These large graceful sea birds, with forked tail and angular wings, widespread in the tropics, may be seen soaring effortlessly against the blue of the tropic sky. It is indeed a magnificent bird, as its scientific name suggests.
Barbuda boasts the largest Frigate breeding and nesting colony in the world. It is a tourist attraction, for the birds do not appear to mind visitors and allow close-up photography. Males are glossy black, and when courting they display a bright red pouch. Females are larger, with the sides and breast white. In Antigua and Barbuda, they are known as ‘Weather Birds’, as on the approach of a storm they may be seen circling inland.
Adults have a length of just over 3 feet and a wingspan of from 7 - 8 ft. and weight of about 3 lbs. With this wing-span/weight ratio, the birds appear to ‘hang’ in the sky, for they are great soarers. In a flat calm, Frigates are known to fly at 22 mph.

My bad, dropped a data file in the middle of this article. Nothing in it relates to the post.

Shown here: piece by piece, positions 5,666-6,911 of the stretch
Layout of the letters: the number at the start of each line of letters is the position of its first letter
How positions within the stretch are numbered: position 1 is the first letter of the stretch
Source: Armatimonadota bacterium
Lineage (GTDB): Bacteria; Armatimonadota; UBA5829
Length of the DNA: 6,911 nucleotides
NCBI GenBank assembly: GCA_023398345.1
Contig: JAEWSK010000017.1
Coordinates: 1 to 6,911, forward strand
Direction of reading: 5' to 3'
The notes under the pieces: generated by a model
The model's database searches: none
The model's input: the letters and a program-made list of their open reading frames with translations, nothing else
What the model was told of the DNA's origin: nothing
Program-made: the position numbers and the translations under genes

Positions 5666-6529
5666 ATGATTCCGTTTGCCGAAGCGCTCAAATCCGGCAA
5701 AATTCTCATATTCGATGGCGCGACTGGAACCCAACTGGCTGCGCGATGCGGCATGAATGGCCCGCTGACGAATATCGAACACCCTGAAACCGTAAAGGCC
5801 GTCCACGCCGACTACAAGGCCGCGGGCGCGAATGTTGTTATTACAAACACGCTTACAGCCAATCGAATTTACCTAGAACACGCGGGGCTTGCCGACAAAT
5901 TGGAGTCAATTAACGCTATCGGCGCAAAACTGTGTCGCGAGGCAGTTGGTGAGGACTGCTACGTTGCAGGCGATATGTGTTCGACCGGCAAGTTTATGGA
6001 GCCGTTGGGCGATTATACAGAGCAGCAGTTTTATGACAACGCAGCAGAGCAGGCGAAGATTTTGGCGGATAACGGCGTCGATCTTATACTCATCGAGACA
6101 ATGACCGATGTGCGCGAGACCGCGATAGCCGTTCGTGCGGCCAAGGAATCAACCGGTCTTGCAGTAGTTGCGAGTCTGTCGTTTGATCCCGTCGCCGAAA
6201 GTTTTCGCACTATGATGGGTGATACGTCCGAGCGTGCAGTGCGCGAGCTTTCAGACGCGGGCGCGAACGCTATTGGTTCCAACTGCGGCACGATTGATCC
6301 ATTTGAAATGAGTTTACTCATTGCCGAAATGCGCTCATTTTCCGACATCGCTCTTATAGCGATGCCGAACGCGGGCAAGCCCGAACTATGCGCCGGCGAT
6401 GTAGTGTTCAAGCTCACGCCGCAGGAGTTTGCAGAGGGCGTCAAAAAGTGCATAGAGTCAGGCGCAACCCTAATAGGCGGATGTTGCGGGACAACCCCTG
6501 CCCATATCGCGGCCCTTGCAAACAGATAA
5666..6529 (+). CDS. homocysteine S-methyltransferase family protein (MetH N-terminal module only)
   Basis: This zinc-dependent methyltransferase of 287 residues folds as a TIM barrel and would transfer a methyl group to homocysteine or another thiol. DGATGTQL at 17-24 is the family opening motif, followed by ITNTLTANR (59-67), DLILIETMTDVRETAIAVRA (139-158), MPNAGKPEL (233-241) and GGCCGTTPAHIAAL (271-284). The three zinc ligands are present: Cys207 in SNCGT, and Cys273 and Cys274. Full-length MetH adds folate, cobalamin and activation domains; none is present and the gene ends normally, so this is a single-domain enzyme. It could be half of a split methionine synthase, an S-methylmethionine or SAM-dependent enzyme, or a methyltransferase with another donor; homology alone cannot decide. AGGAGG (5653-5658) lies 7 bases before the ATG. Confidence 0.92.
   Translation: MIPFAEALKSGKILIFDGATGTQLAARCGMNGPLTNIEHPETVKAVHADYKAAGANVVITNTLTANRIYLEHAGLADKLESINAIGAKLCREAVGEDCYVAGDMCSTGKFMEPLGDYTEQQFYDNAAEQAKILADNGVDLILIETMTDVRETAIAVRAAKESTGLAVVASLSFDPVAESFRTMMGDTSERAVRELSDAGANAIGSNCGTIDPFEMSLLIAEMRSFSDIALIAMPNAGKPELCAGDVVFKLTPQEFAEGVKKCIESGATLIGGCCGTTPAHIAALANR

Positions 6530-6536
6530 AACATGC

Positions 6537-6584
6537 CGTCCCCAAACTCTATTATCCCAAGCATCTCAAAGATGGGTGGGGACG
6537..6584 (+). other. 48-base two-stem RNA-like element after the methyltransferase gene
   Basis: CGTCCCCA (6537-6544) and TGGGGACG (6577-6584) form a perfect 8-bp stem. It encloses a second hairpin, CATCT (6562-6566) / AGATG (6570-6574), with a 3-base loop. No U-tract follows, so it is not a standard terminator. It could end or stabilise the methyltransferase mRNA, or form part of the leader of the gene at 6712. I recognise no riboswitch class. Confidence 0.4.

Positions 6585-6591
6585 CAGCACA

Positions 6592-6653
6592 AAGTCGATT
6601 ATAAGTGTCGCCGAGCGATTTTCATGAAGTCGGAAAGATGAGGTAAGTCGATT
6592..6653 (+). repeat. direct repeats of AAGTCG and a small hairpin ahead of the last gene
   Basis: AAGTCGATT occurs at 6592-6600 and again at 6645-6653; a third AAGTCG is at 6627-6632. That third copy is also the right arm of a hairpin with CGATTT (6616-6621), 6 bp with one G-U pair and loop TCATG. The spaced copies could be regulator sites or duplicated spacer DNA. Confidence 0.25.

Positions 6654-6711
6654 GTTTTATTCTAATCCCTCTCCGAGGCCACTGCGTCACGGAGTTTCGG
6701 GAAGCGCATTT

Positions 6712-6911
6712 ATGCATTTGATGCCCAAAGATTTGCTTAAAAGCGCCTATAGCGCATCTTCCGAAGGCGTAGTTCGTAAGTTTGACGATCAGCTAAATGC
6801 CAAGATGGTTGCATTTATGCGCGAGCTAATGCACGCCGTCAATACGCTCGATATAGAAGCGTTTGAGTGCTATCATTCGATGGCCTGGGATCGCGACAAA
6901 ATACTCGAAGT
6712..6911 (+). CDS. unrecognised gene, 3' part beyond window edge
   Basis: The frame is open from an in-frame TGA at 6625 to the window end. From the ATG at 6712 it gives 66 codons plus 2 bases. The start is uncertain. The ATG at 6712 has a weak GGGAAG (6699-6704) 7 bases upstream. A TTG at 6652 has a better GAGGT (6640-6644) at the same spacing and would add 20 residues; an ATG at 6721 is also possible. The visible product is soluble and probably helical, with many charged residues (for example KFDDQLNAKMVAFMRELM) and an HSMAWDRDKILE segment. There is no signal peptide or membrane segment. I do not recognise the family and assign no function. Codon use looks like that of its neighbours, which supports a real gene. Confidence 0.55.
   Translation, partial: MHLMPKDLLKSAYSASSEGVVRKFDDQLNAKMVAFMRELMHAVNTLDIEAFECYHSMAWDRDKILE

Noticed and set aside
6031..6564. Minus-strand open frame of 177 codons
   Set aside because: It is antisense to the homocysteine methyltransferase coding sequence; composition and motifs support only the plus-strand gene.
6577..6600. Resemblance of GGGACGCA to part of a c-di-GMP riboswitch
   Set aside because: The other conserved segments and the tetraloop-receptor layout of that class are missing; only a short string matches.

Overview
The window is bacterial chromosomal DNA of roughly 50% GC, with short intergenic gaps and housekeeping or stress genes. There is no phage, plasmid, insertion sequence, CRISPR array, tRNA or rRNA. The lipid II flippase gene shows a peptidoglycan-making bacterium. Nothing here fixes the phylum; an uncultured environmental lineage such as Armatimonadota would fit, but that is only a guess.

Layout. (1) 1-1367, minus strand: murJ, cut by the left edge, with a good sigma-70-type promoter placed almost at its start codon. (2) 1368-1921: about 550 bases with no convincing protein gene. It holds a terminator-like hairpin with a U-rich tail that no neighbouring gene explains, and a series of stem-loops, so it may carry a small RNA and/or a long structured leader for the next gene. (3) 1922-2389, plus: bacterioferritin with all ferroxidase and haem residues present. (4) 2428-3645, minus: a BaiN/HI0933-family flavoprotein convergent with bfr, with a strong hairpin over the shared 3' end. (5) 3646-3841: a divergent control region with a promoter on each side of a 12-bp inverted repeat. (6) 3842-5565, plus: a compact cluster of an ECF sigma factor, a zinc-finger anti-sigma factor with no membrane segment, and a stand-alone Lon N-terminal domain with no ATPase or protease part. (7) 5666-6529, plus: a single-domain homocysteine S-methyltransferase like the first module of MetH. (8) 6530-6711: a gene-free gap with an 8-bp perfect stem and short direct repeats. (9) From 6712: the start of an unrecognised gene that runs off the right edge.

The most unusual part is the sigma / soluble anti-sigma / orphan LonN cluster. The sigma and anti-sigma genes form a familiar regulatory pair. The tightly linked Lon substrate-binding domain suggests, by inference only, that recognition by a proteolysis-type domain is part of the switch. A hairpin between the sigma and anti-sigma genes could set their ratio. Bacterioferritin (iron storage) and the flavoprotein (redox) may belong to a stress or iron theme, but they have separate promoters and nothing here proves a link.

Fishermen use them to locate schools of fish as they may be seen circling and diving over schools of fish. They dive for albacore and flying fish, but also eat jelly fish, crustaceans and young turtles. They rob other seabirds of their newly caught food, hence their name of Frigate or Man-o-War.
The birds attain an age of between 5 - 7 years before the first breeding. Flat nests of twigs and grasses are built. One white egg per nest appears from mid-September until late March. The young are fed by regurgitation and the young fly from 149 -207 days after hatching. They sleep so soundly that it’s possible catch them with bare hands; this must have been a blessing for the Amerindians, when hunting for food. The Indian name for them was ‘Manor’. A frigate bird has been recorded as having reached the ripe old age of 34 years.
Special thanks to the late Desmond Nicholson of the Museum of Antigua & Barbuda and Peter Duce for making this section of Antigua Nice Ltd possible!